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Developing Prototype Circuits from Home: Part 3 Board Layout

This blog is Part 3 in a series that initiates designing prototype circuits from home. Part 1 [1] introduced the concept whereas Part 2 [2] addressed schematic capture (using National Instrument's Multisim [3] and LTSpice [5]).  In Part 3, the emphasis is on board layout using National Instrument's Ultiboard. This software was chosen as it is an easy way to transition from the Multisim schematic. Other software is available to the hobbyist most notable of which is Eagle [6].  You can use this software free for noncommercial applications. 

Board layout takes prototype design to a whole new level of achievement. Whereas this was once a trait limited to designated personnel and high-priced software packages, it is now a free and downloadable software from the internet. This frees you from the confines of your cubicle to use at home via your ISP. One benefit is the fact that any circuits you develop are not the property of your employer if you use your own computer.  Other legal restrictions may apply including your Employee Agreement as well as whether your employer reimburses you for internet fees.  Always understand these limitations before venturing off to invent the next greatest gizmo.

Board layout is often a compromise between component size, generated heat, and signal routing.  All of these factors play a part in the final layout.  However, one must also consider the final populating of the board. That is why it is good to get involved with your prototyping house early on.  Everything from kitting to special connections could affect your prototype.  For example, putting a heavy magnetic component on a flexible circuit board may not be your best move.  Therefore, have some foresight with your board stuffing house as you did between your schematic and the board layout.

Physical board layout for bench top prototype analysis focuses on the X and Y axis. Components lie in a north-south direction or east-west direction along with axis. Leave plenty of room for extra components and accessing crucial signals. Unused components can be unpopulated or shorted depending on the need. Therefore, using 0 ohm resistors for shorts in your schematic might be a good idea Or, putting in an extra lot of unpopulated compensation components could save adding elevated components in the future. 

In the same manner you populate for components, think in advance of how the components are packaged. As surface mount overtakes leaded components, it's best to have a prototype house wave solder the package rather than waiting until you can do it yourself after the board arrives. As components shrink and increase in integration, there are certain jumping off points that you must consider and prepare for. Consider time saving measures in advance especially if you have a client deadline.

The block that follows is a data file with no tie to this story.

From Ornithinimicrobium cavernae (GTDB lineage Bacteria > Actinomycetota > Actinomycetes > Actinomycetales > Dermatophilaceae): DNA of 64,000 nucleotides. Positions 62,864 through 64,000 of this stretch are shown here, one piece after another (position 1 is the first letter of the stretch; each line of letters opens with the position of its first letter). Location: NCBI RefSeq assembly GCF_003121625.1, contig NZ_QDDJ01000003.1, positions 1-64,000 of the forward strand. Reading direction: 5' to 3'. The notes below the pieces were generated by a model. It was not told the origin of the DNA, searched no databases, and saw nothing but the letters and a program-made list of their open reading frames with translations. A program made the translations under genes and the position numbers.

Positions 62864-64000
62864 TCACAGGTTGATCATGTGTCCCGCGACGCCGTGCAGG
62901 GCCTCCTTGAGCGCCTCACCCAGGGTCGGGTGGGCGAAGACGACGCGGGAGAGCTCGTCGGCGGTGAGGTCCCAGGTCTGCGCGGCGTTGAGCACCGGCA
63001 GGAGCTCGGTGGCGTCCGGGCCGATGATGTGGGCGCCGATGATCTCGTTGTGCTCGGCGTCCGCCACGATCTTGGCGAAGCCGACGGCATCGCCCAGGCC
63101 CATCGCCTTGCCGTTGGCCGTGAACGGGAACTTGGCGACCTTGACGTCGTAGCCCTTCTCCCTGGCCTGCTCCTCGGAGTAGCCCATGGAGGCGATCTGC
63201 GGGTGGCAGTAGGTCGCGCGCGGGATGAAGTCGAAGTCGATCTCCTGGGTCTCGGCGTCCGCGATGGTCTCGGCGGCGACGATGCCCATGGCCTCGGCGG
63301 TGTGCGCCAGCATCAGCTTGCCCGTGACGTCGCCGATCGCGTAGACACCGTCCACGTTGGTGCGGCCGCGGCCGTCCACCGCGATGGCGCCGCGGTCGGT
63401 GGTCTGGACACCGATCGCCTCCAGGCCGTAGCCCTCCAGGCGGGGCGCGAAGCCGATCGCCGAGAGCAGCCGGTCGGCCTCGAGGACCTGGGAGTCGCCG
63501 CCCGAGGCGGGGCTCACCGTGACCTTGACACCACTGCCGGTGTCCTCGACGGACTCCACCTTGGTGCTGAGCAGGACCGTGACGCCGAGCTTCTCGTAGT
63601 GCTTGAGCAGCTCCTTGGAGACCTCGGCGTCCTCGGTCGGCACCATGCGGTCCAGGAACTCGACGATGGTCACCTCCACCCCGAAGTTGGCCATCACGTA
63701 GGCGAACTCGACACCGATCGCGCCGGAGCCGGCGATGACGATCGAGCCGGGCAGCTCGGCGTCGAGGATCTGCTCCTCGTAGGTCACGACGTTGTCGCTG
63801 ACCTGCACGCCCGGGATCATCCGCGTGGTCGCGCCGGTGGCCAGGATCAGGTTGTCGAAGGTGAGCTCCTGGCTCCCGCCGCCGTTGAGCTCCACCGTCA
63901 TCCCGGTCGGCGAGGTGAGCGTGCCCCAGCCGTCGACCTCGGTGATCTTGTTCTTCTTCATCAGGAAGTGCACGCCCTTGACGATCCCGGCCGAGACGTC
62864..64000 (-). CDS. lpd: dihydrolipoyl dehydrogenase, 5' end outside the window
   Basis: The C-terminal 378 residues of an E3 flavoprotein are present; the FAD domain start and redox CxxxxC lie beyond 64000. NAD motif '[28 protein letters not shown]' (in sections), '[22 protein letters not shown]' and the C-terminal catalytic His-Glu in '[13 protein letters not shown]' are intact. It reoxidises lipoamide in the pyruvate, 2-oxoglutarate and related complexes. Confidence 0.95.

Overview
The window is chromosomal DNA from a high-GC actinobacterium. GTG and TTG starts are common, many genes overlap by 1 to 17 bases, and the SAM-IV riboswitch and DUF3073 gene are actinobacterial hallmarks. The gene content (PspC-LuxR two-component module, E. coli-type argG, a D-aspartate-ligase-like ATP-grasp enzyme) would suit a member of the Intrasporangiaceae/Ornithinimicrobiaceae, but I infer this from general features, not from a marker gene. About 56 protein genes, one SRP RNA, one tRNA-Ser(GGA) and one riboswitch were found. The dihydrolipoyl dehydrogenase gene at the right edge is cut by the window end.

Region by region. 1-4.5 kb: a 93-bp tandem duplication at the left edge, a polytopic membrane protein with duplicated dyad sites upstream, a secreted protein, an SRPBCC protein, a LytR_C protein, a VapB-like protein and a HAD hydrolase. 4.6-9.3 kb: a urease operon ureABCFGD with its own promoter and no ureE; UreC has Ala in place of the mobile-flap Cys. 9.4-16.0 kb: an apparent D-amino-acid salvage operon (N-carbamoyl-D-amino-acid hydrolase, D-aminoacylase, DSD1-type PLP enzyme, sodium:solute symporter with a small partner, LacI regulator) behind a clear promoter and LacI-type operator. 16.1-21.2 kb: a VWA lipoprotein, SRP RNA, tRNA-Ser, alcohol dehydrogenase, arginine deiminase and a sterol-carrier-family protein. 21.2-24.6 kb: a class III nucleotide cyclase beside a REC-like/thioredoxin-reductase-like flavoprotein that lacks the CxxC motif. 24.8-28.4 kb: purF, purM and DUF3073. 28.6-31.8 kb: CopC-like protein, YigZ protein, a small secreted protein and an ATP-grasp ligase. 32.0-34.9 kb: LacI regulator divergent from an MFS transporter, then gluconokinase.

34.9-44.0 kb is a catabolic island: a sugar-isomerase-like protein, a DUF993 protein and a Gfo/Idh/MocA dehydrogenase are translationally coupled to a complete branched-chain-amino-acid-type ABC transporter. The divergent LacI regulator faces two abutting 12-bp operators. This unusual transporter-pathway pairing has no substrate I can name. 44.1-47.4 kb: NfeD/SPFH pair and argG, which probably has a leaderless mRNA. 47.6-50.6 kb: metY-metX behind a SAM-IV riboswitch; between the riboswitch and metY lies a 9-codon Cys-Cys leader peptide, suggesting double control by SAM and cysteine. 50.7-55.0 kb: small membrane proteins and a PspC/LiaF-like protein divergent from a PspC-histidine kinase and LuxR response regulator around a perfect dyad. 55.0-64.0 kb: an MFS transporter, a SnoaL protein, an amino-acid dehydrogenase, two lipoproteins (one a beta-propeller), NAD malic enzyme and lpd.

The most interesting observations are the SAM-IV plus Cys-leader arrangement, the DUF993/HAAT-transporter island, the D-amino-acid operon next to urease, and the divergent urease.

For those prototypes that are going into an assembly or fixture, the Z direction must be considered if height is an issue.  Also, these designs will most likely be more compact than their bench top counterparts.  Connectors such as USB interfaces work better as edge mounted components that align with access holes on the case.  Similarly, consider any power jacks, LED indicators, or audio jacks as well.

After using Ultiboard by National Instruments, I have mixed feelings.  Overall, this is a great tool as it does a lot of thinking for you.  There are some frustrations involved as the screen size makes it difficult to move components.  I often had to zoom into a point where I could grab the component.  The problem was, the area where I wanted to place the component was now outside my field of vision. If I zoomed out further I would get scolded for grabbing a component pad rather than the component itself. This is something to think about if you are lying in bed looking at a notebook screen rather than at your desk with a larger view of multiple screens.

After moving a few components, it is apparent that some of them are on the board while others are on the sideline waiting to get into the game (as shown).  All components start on the sideline and have to be moved onto the board.  It helps if you have a view of your schematic available when placing components.  This will be a vital part of the routing step in order to reduce signal interference, grounding effects, and sharing the heat generated by individual components. 

What is nice about this software as it has a “nudging” feature that moves placed components when you are placing a selected component.  This feature is adjustable with a selectable variable that controls component spacing.

Scott Deuty figure 2

Scott Deuty figure 3

References:

  1. “Developing Prototype Circuits from Home: Part 1, Introduction”, Scott Deuty, Power Electronics Expert, 8/16/2015, http://www.planetanalog.com/author.asp?section_id=3319&doc_id=564022
  2. “Developing Prototype Circuits from Home: Part 2, Schematic Capture”, Scott Deuty, Power Electronics Expert, 9/1/2015 http://www.planetanalog.com/author.asp?section_id=3319
  3. National Instruments Multisim schematic design and evaluation tool, http://www.ni.com/multisim/
  4. National Instruments Ultiboard board layout tools,  http://www.ni.com/ultiboard/
  5. LTSpice http://www.linear.com/designtools/software/
  6. Eagle Schematic Capture and Board Layout Software website http://www.cadsoftusa.com/
  7. “You Need a Power Supply Designed by When?” Scott Deuty, Power Electronics Expert, 2/25/2015; Planet Analog website http://www.planetanalog.com/author.asp?section_id=3319&doc_id=563877

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